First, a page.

SELF-DIRECTED LEARNING AND SALES FORCE PERFORMANCE: AN INTEGRATED FRAMEWORK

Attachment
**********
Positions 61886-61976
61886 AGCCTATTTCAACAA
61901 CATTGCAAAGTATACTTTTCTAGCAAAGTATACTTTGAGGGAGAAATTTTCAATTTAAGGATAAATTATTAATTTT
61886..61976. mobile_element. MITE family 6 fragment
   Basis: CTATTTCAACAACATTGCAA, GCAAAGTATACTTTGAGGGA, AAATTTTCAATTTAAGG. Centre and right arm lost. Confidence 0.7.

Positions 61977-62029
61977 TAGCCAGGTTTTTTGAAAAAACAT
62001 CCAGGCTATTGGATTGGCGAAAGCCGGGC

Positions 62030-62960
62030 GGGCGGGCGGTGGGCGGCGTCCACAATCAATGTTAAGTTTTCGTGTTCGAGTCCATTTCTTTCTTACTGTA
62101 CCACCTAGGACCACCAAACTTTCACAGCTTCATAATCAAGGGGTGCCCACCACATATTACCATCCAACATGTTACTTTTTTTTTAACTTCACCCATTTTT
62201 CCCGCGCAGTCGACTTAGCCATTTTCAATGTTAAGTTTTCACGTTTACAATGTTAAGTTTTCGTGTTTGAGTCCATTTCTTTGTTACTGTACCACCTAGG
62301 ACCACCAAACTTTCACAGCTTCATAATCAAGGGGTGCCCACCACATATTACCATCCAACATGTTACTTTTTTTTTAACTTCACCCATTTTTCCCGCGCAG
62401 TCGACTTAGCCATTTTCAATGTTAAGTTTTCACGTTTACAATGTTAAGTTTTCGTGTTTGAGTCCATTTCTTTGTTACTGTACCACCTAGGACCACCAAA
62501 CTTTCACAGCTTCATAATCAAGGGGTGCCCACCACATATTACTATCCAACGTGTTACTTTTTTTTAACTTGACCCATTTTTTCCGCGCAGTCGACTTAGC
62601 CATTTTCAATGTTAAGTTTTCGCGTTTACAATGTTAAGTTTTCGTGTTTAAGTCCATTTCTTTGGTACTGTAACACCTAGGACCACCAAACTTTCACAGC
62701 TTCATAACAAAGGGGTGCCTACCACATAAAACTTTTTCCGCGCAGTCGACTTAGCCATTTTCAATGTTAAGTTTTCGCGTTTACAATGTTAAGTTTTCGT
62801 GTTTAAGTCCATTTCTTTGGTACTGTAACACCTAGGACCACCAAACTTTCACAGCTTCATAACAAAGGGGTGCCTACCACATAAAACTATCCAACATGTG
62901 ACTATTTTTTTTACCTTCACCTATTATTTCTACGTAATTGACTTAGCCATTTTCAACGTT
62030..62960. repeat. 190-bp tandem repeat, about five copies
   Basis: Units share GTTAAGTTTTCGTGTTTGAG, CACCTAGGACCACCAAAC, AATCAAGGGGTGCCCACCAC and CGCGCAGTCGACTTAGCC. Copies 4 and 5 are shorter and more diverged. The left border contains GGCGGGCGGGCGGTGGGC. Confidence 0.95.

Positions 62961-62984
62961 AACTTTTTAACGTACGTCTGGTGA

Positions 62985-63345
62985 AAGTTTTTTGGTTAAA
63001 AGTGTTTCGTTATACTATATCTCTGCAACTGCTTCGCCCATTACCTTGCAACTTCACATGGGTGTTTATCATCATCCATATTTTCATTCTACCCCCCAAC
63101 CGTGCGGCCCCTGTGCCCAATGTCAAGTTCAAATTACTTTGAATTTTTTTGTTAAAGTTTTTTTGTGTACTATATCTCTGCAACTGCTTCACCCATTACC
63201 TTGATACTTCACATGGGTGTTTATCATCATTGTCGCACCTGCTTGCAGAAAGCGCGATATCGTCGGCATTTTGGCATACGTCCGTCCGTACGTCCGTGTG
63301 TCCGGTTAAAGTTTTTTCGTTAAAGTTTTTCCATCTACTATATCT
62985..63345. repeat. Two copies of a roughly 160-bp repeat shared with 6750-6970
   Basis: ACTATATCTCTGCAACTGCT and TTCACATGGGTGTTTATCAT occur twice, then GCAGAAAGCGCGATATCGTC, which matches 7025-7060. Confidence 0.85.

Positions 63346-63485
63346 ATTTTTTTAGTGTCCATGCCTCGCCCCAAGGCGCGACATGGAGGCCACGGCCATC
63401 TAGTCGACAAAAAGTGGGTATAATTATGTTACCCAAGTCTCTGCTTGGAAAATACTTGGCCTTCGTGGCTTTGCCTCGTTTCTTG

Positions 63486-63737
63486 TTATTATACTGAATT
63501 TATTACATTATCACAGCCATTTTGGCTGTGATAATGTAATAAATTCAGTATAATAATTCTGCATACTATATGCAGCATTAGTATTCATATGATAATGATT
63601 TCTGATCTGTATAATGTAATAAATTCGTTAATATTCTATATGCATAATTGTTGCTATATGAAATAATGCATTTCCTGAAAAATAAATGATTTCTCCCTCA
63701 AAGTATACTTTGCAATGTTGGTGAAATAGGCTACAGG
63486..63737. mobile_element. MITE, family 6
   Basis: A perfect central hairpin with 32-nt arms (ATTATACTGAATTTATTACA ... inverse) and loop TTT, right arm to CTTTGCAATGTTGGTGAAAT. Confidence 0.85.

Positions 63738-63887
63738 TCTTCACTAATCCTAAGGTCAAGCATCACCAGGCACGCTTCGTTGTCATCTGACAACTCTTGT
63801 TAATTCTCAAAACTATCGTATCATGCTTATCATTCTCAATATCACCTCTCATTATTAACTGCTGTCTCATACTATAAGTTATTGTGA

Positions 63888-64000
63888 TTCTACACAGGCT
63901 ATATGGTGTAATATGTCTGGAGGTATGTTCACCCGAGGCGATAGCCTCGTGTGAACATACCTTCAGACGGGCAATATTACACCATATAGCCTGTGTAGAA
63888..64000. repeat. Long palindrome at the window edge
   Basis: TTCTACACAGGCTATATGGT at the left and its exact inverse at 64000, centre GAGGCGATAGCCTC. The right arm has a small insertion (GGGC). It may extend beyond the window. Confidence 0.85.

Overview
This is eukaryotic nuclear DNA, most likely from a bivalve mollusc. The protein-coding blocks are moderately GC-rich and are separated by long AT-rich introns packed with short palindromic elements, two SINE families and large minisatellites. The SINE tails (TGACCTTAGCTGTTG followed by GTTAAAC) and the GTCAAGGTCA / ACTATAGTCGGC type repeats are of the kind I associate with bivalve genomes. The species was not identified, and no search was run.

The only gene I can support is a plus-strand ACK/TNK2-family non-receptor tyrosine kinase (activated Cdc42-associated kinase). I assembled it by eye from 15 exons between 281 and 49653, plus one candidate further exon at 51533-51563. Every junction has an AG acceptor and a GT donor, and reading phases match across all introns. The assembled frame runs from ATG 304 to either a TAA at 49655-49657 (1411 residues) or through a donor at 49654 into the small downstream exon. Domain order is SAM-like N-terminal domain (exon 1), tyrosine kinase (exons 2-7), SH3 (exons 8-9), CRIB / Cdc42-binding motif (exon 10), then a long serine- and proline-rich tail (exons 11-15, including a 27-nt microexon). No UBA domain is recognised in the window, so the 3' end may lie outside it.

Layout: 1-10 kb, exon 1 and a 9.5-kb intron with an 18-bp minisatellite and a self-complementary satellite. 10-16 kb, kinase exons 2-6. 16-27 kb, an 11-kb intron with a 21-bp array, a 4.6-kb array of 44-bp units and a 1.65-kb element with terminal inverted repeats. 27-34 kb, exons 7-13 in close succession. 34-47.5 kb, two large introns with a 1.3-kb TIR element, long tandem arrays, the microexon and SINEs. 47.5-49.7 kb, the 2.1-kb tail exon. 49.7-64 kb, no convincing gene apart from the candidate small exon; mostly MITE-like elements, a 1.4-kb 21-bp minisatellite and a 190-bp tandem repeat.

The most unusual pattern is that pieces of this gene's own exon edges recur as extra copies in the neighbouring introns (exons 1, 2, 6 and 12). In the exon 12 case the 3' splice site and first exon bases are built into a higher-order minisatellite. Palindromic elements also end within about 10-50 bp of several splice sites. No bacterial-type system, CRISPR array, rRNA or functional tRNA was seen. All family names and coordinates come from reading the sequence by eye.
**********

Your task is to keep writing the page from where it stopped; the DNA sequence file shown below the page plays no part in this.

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In the boundary-spanning role that salespeople occupy between an organization and its clientele, they are often required to be autonomous and to learn to solve problems without direction from supervisors, trainers, or educators. This paper proposes that sales managers can use the adult education concept of self-directed learning to supplement traditional sales force training and educational methods to improve the performance of salespeople. An integrative framework is used to explain the four types of self-directed learning projects used by salespeople—induced, synergistic, voluntary, and scanning. Sales managers can use these different types of self-directed learning projects to help tailor the independent learning conducted by salespeople. The antecedent variables leading to successful implementation of these projects are examined—the trait of learner self-directedness, self-directed learning skills, the need for contextual understanding of the project topic, and motivation to engage in a self-directed learning project. Environmental influences, organizational learning climate, and pertinent outcomes are reviewed. A series of propositions are provided to encourage future research and to promote an organized investigation into the preparation and development of salespeople using self-directed learning methods.